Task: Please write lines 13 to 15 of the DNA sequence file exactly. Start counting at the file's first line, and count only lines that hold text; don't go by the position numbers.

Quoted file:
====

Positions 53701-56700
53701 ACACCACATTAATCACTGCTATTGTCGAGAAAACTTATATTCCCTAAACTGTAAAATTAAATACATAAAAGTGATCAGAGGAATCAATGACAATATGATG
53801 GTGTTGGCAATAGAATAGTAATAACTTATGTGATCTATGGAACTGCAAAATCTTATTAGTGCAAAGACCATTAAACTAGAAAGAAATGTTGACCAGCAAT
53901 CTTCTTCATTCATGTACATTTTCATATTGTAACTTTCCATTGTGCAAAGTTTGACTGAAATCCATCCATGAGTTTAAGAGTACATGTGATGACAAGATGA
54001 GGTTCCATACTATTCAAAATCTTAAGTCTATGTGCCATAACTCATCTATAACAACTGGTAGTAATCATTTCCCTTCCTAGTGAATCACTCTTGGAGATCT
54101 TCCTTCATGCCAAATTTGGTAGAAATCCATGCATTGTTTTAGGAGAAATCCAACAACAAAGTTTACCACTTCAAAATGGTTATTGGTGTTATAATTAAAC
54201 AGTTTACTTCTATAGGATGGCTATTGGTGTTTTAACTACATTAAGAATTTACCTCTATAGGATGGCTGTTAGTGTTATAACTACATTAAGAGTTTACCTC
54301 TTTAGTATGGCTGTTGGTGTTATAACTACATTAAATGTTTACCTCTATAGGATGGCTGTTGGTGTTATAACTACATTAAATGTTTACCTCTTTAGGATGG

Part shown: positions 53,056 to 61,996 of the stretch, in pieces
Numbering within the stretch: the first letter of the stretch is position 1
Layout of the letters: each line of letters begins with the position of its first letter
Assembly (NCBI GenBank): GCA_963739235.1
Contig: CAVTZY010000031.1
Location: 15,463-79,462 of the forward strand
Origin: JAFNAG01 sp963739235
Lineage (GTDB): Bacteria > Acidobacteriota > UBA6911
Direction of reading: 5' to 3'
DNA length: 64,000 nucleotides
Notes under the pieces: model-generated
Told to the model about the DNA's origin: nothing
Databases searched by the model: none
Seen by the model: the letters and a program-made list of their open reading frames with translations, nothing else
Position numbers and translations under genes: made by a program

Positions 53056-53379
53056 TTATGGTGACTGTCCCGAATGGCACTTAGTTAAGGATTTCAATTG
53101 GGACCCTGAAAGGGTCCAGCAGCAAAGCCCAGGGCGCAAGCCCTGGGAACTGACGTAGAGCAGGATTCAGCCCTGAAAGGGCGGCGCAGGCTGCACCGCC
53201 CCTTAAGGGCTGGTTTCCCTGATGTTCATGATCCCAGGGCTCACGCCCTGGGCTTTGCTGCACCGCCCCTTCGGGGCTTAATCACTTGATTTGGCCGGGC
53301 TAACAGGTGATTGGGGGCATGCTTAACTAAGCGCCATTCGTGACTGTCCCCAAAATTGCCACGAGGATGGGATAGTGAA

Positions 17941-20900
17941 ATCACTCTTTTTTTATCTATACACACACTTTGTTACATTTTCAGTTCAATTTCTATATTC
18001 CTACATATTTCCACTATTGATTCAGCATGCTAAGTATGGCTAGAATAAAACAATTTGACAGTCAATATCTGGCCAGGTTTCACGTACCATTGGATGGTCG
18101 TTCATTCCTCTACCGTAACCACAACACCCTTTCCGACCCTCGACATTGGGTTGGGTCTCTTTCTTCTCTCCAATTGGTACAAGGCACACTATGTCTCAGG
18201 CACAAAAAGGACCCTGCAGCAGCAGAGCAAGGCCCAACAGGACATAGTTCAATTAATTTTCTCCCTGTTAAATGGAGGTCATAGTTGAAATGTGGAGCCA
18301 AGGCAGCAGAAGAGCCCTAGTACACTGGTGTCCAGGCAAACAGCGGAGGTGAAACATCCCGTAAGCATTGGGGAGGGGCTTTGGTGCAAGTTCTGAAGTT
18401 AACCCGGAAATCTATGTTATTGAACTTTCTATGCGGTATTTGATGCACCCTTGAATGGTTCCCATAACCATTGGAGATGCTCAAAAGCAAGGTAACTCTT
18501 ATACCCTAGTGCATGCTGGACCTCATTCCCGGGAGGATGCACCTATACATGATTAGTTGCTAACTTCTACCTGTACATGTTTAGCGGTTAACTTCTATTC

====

Contig: CAVTZY010000031.1
Location: 15,463-79,462 of the forward strand
Origin: JAFNAG01 sp963739235